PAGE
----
Q: How long does it take to get an NHS Occupational Therapy appointment for Sensory difficulties assessment?
A: I’ll tell you when we finally get one. After more than 18 months of chasing, both school and we are still waiting for one for Buzzbee.
Ok before I carry on. For the benefit of this post I am focusing on our concerns about possible sensory processing difficulties for Buzzbee, but we are asking for an assessment because we know there is a lot of cross over with attachment difficulties and we simply want to know if there is anything significant and if so how to help my ‘out of sync child’ (although I have now ordered ‘The Out of Sync child’ by Carol Stock Kranowitz)
On the whole, school and I do not agree on very much when it comes to Buzzbee, but there is no question in either their minds or mine that he has at the least, significant difficulties with sound, up to the point where he frequently combusts in noisy environments or becomes over stimulated by background noise. School once come to the conclusion that because he (and a couple of his classmates) would come in ‘highly strung’ at the beginning of the day, they would start the school day off with a spot of calming yoga. Great idea in theory, but I carefully warned them that it had the potential to have the opposite effect. Guess what? “Mother knows best”. Yoga/wake ‘n’ shake lasted the grand total of 3 days before they threw in the towel as it would take till lunchtime to calm him down afterwards!
Describing what it is about sound and how Buzzbee struggles with it, is difficult. Although there is always a degree of fear and anxiety attached to why he struggles with sound/noise, it is his reaction to the auditory stimulation surrounding him that makes it difficult for him and all around him. Yes he finds noisy classrooms very distressing and has spent no more than an hour a week in class or assembly in the entirety of year 2 (there are of course other factors at play there also).
If we forget about school for a minute and focus on his everyday life. Imagine the following scenario (Beeswax free. Whole different ball game with him too):
Buzzbee and I pop into a supermarket for a couple of essentials. Buzzbee is happy and chatty, he is cool as a cucumber (well as cool as a hyper-aroused boy can be). Fast forward 2 minutes: Ears have switched off, focus has gone. Buzz has taken hold of the trolley and is swinging off it while propelling himself across the aisle, he has then abandoned the trolley and is running and skidding through the aisle (shoe surfing he calls it), he then goes on to start break-dancing in the middle of the nearest aisle completely oblivious of anyone around him, he is talking/singing at a rapid rate. He has lost control and is in orbit on ‘planet fun but noisy’. To onlookers he simply looks like a badly behaved child. And, this is on a good day. On a bad day he will completely fall apart and ask to leave the moment he arrives.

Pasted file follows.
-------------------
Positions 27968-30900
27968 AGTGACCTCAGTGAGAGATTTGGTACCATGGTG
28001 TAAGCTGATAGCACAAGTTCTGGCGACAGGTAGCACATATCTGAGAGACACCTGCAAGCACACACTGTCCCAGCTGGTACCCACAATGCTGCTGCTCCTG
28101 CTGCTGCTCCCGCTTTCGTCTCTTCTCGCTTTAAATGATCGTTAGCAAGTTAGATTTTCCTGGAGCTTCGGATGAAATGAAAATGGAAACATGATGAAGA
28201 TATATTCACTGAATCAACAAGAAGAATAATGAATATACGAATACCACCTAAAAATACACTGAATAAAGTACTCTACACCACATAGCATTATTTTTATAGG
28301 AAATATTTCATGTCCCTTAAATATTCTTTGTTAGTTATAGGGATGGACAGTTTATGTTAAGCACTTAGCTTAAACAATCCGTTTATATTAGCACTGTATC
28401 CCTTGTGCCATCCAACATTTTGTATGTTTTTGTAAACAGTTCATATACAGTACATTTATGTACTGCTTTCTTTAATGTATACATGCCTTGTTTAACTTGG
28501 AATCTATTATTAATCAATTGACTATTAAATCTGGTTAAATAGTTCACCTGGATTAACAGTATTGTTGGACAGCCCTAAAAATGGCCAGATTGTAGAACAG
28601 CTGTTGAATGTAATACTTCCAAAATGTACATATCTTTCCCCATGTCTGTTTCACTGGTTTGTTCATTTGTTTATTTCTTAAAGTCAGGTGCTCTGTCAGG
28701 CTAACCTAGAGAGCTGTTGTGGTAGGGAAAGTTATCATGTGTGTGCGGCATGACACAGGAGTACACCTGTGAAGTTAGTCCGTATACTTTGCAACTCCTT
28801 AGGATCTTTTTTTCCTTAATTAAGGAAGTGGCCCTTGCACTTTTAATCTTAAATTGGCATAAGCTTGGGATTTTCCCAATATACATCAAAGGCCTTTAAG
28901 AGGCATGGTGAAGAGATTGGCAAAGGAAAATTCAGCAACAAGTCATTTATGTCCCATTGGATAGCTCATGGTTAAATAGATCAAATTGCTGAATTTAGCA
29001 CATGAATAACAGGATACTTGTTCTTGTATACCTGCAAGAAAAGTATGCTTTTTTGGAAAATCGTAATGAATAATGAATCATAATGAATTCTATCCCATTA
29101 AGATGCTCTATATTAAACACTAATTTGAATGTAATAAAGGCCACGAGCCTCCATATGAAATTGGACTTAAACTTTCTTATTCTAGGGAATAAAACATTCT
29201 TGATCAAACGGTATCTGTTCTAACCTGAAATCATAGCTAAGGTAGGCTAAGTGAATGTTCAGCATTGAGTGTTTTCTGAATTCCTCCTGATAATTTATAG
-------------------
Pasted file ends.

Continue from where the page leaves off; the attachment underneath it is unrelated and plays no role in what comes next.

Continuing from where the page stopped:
It is incredible how rapidly he can become over-stimulated and manic. Some days even my bag of tricks are no match for his sensory seeking/sound avoidance need.
Another area that Buzz really seems to struggle with is change in light. There have been incidents when we have been driving home from my parents’ and it has gone from daytime to twilight and Buzz has suddenly gone beyond manic and the situation in the car becomes, well quite frankly really dangerous! We couldn’t understand what was happening – one minute he was calm, happily watching a DVD or listening to his music and then WOOSH. One psychotherapist who was supporting our local attachment group suggested it may have something to do with the change in light and suggested we try giving him a torch. Which worked wonderfully for a short while but as he has got older he has resisted this more and more. I know part of it is because he is afraid of the dark and we have often wondered whether it is more about him going into a ‘fight, flight, freeze’ state but, being overly self-reliant as he is, he cannot bring himself to let us help him (he is getting better at letting us help him at home)